Monday, June 12, 2017

Quote of the Week

Near the end of C. S. Lewis' novel The Silver Chair (book 4 of The Chronicles of Narnia), the heroes of the story are trapped in the underground kingdom of a wicked Queen, who is trying to convince them that all their beliefs in the land above, including Aslan himself (the God/Christ figure) are merely fancies of their imagination. The response to this, given by the character Puddleglum, was a great encouragement to me during my phase of wrestling through agnosticism and doubt, and so I include it here:


"Suppose we have only dreamed, or made up, all these things--trees and grass and sun and moon and stars and Aslan himself. Suppose we have. Then all I can say is that, in that case, the made-up things seem a good deal more important than the real ones. Suppose this black pit of a kingdom of yours is the only world. Well, it strikes me as a pretty poor one. And that's a funny thing, when you come to think of it. We're just babies making up a game, if you're right. But four babies playing a game can make a play-world which licks your real world hollow. That's why I'm going to stand by the play-world. I'm on Aslan's side even if there isn't any Aslan to lead it. I'm going to live as like a Narnian as I can even if there isn't any Narnia. So, thanking you kindly [...] we're leaving your court at once and setting out in the dark to spend our lives looking for Overland."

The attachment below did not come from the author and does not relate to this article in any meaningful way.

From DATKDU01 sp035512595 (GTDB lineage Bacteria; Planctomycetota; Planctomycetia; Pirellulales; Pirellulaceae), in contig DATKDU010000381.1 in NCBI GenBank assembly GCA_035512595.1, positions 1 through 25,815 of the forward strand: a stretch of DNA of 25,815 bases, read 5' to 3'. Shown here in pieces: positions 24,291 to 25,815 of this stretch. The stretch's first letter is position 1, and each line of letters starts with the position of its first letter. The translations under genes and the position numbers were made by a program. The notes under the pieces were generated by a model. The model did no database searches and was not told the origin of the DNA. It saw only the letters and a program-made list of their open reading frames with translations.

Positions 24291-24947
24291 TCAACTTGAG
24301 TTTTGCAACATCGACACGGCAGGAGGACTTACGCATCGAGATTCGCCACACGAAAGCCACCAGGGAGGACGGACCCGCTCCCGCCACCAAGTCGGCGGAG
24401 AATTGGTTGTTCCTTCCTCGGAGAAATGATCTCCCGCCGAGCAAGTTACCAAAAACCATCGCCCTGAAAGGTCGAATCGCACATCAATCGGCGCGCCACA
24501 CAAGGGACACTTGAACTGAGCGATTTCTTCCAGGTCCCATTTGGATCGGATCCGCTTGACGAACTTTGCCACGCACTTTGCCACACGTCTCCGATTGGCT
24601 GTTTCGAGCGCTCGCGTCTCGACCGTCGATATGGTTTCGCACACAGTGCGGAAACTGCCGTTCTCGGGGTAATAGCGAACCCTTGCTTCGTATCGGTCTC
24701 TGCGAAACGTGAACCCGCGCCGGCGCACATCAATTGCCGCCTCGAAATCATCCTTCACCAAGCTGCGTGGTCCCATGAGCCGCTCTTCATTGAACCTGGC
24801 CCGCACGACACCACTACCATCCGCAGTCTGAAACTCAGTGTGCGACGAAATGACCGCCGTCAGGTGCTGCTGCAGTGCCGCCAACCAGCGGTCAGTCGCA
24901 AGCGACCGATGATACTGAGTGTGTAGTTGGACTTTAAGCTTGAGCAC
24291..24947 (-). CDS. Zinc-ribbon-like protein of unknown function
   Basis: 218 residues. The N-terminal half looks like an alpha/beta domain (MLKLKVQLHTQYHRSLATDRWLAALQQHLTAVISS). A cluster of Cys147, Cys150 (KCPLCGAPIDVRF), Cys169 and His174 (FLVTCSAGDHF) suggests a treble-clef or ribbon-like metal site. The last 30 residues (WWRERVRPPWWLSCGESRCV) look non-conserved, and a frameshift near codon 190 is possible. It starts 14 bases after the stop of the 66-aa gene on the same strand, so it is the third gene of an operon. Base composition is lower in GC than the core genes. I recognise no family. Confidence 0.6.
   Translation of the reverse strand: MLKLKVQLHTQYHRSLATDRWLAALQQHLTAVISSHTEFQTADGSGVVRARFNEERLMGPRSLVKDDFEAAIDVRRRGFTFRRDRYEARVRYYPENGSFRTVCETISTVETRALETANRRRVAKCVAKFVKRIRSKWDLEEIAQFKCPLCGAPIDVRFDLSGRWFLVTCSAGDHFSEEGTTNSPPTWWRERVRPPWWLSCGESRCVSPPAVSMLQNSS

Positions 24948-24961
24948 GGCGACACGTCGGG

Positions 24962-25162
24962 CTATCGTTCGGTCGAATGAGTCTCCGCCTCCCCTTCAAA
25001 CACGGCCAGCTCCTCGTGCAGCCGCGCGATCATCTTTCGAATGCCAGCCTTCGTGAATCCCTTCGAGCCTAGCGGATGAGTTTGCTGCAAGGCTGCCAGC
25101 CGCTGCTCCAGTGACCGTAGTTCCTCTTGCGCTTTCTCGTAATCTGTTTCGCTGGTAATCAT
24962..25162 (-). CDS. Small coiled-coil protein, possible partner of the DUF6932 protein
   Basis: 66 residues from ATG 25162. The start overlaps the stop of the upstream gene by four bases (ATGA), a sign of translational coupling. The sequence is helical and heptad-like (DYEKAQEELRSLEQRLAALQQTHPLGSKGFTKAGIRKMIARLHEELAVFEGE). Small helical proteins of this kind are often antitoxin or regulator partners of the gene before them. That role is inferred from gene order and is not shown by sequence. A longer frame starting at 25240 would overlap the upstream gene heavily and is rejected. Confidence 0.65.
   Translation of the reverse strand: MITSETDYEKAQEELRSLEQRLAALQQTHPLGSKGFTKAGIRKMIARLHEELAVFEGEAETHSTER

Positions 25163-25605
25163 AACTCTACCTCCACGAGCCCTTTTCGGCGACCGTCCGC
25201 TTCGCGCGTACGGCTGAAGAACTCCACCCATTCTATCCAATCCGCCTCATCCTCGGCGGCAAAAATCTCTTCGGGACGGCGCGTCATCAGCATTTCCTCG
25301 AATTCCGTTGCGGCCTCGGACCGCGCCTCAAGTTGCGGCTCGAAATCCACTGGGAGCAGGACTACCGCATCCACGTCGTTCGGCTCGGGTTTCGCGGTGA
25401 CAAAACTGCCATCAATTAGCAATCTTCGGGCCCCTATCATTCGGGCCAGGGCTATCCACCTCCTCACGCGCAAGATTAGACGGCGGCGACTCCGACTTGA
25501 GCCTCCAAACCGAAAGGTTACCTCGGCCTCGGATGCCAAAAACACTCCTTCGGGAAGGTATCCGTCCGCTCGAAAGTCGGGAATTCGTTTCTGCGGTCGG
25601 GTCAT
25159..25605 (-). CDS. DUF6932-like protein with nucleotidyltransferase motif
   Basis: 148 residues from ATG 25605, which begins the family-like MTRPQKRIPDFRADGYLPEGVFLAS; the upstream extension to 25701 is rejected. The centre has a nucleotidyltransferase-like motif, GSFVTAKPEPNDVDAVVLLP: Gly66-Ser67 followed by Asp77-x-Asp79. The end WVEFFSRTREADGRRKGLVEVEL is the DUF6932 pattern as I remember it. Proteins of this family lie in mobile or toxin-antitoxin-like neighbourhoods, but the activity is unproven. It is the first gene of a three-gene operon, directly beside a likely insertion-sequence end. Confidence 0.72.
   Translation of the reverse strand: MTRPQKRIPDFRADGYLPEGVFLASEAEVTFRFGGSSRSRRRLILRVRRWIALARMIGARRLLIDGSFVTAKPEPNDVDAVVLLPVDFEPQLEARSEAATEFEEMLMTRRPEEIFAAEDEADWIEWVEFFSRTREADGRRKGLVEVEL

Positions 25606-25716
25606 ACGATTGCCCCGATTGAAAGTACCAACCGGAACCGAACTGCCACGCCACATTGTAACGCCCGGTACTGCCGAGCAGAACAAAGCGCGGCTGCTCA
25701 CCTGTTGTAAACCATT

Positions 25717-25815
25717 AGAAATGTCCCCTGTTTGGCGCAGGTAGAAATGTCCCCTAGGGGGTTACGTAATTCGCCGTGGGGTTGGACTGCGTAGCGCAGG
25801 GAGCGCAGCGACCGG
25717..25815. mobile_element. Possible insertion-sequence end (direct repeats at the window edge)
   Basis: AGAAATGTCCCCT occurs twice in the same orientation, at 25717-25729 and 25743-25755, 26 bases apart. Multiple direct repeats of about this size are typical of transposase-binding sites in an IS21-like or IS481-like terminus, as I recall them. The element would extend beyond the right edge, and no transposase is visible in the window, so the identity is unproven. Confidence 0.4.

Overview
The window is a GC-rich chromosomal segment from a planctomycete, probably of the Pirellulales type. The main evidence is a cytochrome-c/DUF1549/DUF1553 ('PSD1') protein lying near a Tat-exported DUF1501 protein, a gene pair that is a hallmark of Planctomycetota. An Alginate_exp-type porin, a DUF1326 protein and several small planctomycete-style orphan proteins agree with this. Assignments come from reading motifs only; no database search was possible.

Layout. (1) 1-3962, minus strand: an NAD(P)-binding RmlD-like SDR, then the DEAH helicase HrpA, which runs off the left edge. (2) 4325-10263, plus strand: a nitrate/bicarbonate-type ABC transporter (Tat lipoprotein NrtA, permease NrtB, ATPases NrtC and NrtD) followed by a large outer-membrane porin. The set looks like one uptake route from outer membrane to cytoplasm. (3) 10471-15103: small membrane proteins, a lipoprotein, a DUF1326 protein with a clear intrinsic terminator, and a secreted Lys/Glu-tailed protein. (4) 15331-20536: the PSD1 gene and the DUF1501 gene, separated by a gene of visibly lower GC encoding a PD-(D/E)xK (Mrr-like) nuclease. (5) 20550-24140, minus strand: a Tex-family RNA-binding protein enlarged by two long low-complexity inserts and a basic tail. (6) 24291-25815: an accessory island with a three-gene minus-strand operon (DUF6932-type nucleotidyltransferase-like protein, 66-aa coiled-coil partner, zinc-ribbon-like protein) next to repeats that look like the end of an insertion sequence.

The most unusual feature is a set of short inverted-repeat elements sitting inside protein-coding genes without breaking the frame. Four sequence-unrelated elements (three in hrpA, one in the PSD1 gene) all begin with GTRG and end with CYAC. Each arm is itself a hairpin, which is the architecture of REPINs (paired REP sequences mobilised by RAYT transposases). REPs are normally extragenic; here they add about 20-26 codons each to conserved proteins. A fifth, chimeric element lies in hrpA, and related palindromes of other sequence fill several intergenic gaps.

(Painting: "Two Majesties," by Jean-Léon Gérôme, 1883)

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